University of Southern California (Daniel)

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    Life's Labors Lost

    By Daniel
    Jun 5, '06 12:44 AM EST

    My blogging reticence notwithstanding, the past few weeks have kept me rather busy. I am now working three or four five days a week instead of the planned two, which tells me either that I’m doing well or that my coworkers find my sunny personality irresistible.

    The firm is small, located in a suburban business park nine songs and six coffee stands from my home. They just downsized significantly, and right now there is only one principal, a computer specialist, an IDP intern, and me in the office. It’s quiet, except for the hum of the plotter and the ring of the phone. I spend my lunch hour reading lit crit in my car. This is my first job ever, so I’m naturally nervous and spend too much time working up the courage to ask my boss what he wants me to do next.

    USC begins teaching AutoCAD in second year, so I’m relatively ineffectual when it comes to doing “real” work around the office. My tasks include delivering plans, typing billing statements, compiling contact lists, clumsily collating 24” x 36” sheets of paper, and embarrassing myself on the phone. I got to update the firm’s letterhead; I got to choose the typeface (Helvetica, of course) and that totally counts as a design decision, so that was pretty thrilling. I suppose my most important job, besides making the coffee, is taking the occasional set of field measurements and photographs. These are tedious, mostly because I’m never sure how precise I should be and the pretence of knowing what you're doing is hard to maintain convincingly for more than a few hours at a time. Worse, they are quite possibly hazardous to my health: one day I had to measure the width of a mezzanine window. Standing at the top of a narrow metal stair and positioned precariously in front of a solid door that out toward me, I leaned out over the railing to measure the width of the window frame and imagined some cranky fat executive with an ugly Rush Limbaugh tie wondering what little yellow snake was creeping across the window sill, throwing open the door to investigate, and watching my body and clipboard tumble down twelve very carefully measured 7” by 3’6” treads to the concrete floor below.

    Paranoia aside, it’s mostly enjoyable. Unfortunately I’ve seen very little real design; all the projects seem to be in pre- or post-production, as it were. I sneak glances at the other interns’ CAD screens, but all I’ve ever caught them doing is labeling things and making legends. Most of the work, and not just mine, seems very mundane. I don’t know what I expected, I guess, but everything is so prosaic and straightforward and nothing like studio at all. I’m trying to absorb everything I can, from little IDP tips to general office management. Emphasizing the “learning experience” aspect of the job makes the fact that I’m being paid minimum wage a little less depressing.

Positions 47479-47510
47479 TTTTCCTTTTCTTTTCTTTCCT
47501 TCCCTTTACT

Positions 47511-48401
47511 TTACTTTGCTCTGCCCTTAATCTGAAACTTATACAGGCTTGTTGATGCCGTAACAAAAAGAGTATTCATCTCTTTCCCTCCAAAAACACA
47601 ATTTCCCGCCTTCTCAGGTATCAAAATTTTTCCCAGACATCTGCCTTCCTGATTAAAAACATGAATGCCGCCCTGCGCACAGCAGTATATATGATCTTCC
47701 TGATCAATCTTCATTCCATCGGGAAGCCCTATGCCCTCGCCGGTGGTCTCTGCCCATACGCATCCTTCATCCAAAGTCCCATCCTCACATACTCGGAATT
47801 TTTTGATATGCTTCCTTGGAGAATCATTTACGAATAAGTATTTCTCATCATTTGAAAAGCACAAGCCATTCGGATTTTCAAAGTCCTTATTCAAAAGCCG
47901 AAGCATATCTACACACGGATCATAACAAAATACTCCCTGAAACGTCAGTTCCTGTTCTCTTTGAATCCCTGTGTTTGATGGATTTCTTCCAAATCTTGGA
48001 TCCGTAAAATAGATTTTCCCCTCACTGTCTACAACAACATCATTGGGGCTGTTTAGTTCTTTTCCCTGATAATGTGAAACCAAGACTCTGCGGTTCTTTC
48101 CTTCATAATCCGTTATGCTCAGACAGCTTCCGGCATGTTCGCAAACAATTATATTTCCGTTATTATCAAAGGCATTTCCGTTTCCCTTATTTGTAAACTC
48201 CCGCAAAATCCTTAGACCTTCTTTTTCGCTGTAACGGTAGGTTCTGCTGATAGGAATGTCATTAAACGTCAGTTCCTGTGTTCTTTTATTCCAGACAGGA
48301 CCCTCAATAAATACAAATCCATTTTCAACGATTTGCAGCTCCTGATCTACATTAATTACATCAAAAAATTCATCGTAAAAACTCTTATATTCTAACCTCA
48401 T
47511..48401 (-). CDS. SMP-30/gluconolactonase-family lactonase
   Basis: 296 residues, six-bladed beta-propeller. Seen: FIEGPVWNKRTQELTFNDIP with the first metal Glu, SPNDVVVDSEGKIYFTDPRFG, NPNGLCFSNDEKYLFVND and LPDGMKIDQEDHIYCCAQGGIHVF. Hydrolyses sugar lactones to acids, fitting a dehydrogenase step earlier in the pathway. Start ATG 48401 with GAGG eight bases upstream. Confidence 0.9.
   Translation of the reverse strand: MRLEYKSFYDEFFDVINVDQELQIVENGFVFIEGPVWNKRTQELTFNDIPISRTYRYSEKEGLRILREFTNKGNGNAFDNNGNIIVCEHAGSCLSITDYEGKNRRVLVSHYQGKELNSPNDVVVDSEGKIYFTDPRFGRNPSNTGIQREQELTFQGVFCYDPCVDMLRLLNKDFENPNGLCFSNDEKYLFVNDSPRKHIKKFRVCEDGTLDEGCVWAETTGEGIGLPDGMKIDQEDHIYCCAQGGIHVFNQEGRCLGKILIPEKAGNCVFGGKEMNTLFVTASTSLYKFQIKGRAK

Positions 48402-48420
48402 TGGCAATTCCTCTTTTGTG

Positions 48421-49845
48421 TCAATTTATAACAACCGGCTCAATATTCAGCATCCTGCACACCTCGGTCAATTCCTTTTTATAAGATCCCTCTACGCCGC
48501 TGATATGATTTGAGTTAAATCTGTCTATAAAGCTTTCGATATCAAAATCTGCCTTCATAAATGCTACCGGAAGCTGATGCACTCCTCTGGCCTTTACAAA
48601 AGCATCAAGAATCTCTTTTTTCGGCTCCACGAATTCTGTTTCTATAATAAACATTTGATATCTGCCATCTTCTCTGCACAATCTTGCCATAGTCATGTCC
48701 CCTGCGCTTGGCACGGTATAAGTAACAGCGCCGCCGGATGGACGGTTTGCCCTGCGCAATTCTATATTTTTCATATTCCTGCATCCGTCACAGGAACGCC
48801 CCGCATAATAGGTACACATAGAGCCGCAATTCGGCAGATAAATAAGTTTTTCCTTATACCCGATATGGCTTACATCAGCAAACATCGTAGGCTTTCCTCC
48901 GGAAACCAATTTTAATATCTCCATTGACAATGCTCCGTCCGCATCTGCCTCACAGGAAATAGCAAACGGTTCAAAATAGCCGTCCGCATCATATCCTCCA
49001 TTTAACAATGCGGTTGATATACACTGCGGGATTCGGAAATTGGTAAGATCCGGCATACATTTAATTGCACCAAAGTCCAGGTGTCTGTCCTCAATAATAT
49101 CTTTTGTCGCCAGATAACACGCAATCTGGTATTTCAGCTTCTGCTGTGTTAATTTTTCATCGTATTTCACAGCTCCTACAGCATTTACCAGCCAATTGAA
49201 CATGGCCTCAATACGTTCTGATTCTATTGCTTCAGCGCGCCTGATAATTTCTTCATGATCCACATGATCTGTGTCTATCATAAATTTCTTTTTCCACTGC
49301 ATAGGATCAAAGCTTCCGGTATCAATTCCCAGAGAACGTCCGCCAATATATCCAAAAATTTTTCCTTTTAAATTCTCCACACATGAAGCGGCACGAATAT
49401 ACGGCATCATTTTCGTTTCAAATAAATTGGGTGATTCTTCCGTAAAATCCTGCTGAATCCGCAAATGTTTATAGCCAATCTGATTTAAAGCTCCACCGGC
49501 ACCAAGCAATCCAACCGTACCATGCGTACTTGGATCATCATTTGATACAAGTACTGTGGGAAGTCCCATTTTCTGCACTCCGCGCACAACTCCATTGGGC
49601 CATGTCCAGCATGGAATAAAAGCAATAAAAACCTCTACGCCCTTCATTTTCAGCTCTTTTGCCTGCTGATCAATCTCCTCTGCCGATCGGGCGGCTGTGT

Right, so here’s the bait so I can feel validated by the comment count: what architectural periodicals do you recommend for students? I’m getting Architectural Review right now, and it seems mostly interesting, but I’m clueless as to what other publications are out there and especially which would be particularly important from a student’s perspective.


    • Becker

      DOMUS, ICON, OFX are a few

      Go to your local library/news agent to read the mags instead of buying them. save your money to buy books on people you are really interested.

      Jun 5, 06 3:29 am


      Jun 5, 06 10:17 am
      liberty bell

      Daniel, your first ever job sounds exactly like a first-ever-job should. Keep up that attitude of learning/absorbing as much as possible, it really will serve you later.

      You mentioned working up courage to ask your boss what to do: yes, you can easily spend too much time doing this and it is something you need to try to get over! I know it is uncomfortable feeling like you are pestering others, but you will be more valuable to them if you go ahead and ask and get busy. Similarly, when you are not sure of how to do something, ask straightaway, don't hesitate, staring at it not sure what to do, and thus waste time (yours and your employers'). If it is a question that involves a graphic piece, like how am I supposed to draw this flashing detail??, then sketch up or print out whatever you can just so your boss has something to sketch on and use as a tool for answering your question.

      Also, if there is some rote autocad task that needs to be done, like renumbering all the room numbers or windows, or hatching (tho hatching can be challenging) walls, or updating the date/%complete title block on each of 30 sheets, ask if someone can show you how to do that. Autocad is learned by doing, and if you sit in front of it with one simple task in mind but also do a little exploring with it, you can learn a lot.

      It sounds like you've got a good attitude. Good luck and keep us posted, I'm enjoying hearing about summer job vs. academia!

      Jun 5, 06 10:23 am

      ya, your attitude is wonderful...

      "...nine songs and six coffee stands from my home."
      love it.

      Jun 5, 06 11:23 am

      oh, the magazine...

      Architecture magazine is supposed to have a new format and mission starting this coming issue, so that may be good to keep an eye on...

      otherwise, browse El Croquis at the library, random magazines from other countries like Domus, Abitare, A+U...

      try to find school design magazines, like Oz from Kansas State, or the Harvard Design Magazine, or whatever the Cali schools put out. It's always worthwhile to have an idea of what's going on in Greater Academia...